COPENHAGEN: Maersk Line has agreed to reduce CO2 emissions of every container it carries on behalf of DB Schenker Logistics between now and 2020 by 20 percent compared to 2014 levels.
"This is the first agreement between a global logistics services provider and a container shipping company," said Karl-Friedrich Rausch, chief sustainability officer of Deutsche Bahn and management board member for Transportation and Logistics at DB Mobility Logistics. "The agreement is a milestone because we are incorporating aspects of sustainability into our business relationships," he added.
DB Schenker says the six-year agreement is to encourage customers' interest in sustainable ocean freight by bringing aspects of sustainability into business decision-making processes.
"The partnership encourages greater transparency on sustainable container transportation which can drive significant improvements in the industry," added Vincent Clerc, chief trade and marketing officer for Maersk Line. "By integrating sustainability elements into the purchasing decisions, we jointly strive to change the procurement process in container shipping fundamentally."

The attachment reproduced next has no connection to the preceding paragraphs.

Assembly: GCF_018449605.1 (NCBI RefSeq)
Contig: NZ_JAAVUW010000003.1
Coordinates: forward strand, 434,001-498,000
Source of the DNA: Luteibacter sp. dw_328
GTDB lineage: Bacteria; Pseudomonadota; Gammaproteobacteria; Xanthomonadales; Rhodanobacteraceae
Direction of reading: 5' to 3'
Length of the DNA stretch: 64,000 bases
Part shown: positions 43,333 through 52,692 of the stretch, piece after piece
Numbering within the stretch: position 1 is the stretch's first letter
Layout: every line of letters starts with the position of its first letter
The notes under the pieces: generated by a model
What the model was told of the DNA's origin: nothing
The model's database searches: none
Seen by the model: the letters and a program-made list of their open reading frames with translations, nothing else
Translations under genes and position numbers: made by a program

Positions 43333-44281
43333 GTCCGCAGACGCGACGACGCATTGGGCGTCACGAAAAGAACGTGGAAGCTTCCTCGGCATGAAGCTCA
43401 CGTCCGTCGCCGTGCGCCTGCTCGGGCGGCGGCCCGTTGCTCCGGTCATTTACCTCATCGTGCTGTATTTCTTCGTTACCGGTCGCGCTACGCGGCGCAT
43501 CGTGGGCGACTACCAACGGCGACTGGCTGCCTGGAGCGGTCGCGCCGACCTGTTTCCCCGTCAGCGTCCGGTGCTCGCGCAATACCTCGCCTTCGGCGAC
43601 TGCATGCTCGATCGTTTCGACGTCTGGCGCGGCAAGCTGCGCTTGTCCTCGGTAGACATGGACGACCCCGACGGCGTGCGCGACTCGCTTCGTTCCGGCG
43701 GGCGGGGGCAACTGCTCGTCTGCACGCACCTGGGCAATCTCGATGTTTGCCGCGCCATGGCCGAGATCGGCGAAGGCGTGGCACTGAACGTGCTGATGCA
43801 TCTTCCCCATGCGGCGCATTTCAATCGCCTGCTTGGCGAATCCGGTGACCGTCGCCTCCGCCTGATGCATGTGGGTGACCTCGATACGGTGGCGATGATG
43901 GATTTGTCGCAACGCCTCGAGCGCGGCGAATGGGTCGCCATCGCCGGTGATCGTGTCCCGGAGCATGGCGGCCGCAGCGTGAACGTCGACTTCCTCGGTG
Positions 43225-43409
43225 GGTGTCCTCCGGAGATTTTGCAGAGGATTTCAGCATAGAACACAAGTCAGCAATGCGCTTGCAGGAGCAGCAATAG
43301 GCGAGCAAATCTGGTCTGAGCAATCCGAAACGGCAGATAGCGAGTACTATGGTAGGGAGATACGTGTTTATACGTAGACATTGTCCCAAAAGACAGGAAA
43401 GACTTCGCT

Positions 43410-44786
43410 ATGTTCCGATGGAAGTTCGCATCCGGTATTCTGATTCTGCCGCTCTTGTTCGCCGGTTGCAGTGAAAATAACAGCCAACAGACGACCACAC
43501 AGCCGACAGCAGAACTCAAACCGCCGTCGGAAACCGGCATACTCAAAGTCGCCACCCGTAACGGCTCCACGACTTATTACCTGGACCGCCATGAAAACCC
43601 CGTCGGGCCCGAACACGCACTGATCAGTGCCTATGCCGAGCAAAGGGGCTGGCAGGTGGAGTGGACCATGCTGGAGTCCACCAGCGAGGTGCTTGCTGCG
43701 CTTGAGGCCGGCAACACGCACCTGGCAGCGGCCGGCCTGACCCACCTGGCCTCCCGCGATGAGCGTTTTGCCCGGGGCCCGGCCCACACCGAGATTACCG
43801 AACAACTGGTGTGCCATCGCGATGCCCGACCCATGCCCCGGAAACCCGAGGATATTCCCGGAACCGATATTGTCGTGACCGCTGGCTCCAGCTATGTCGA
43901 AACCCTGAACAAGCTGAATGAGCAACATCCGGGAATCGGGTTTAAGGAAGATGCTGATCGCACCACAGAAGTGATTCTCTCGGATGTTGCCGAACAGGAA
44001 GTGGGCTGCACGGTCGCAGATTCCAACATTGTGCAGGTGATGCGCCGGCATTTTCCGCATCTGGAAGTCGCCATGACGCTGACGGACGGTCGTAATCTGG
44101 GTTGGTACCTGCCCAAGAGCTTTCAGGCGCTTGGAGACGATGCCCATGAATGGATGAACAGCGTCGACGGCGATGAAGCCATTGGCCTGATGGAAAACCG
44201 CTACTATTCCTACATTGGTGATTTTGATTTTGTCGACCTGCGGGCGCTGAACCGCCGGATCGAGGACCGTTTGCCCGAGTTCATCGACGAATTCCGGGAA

The agreement coincides with publication of the latest Agility emerging markets index, which says the fastest-growing ocean lanes linking the EU/US with emerging markets last year were EU-Egypt (up 23.2 percent) and EU-Morocco (up 19.7 percent). EU-Saudi Arabia ocean shipments fell 10.8 percent. Trade flows from emerging markets to the US and EU showed significant growth along several key lanes: Ukraine-EU (up 35.8 percent); Brazil-EU (up 17.2 percent); Russia-EU (up 16.5 percent); and China-EU (up 12.1 percent).
A number of ocean lanes linking emerging markets and the US/EU showed "spectacular" growth says Agility, albeit from relatively small base volumes: Algeria-EU (up 81.4 percent); Peru-US (up 59.3 percent); Qatar-EU (up 59.3 percent); US-Colombia (up 68.6 percent); EU-Colombia (up 46.3 percent); and US-Thailand (up 42.2 percent).
Essa Al-Saleh, CEO & president, of Agility Global Integrated Logistics noted: "We began 2014 with talk of an emerging markets meltdown. Storm clouds gathered in equity and currency markets, giving rise to talk of a "fragile five" (South Africa, Brazil, India, Turkey and Indonesia). At the same time, political instability and armed conflict threatened North Africa and parts of the Middle East.
"What's changed? China's economy is slowing, commodity prices are falling, and the prospect of U.S. monetary tightening looms. Yet, there is no talk of an emerging markets meltdown. They are less vulnerable today to shocks that would have sent investors racing for the door in the past," he added.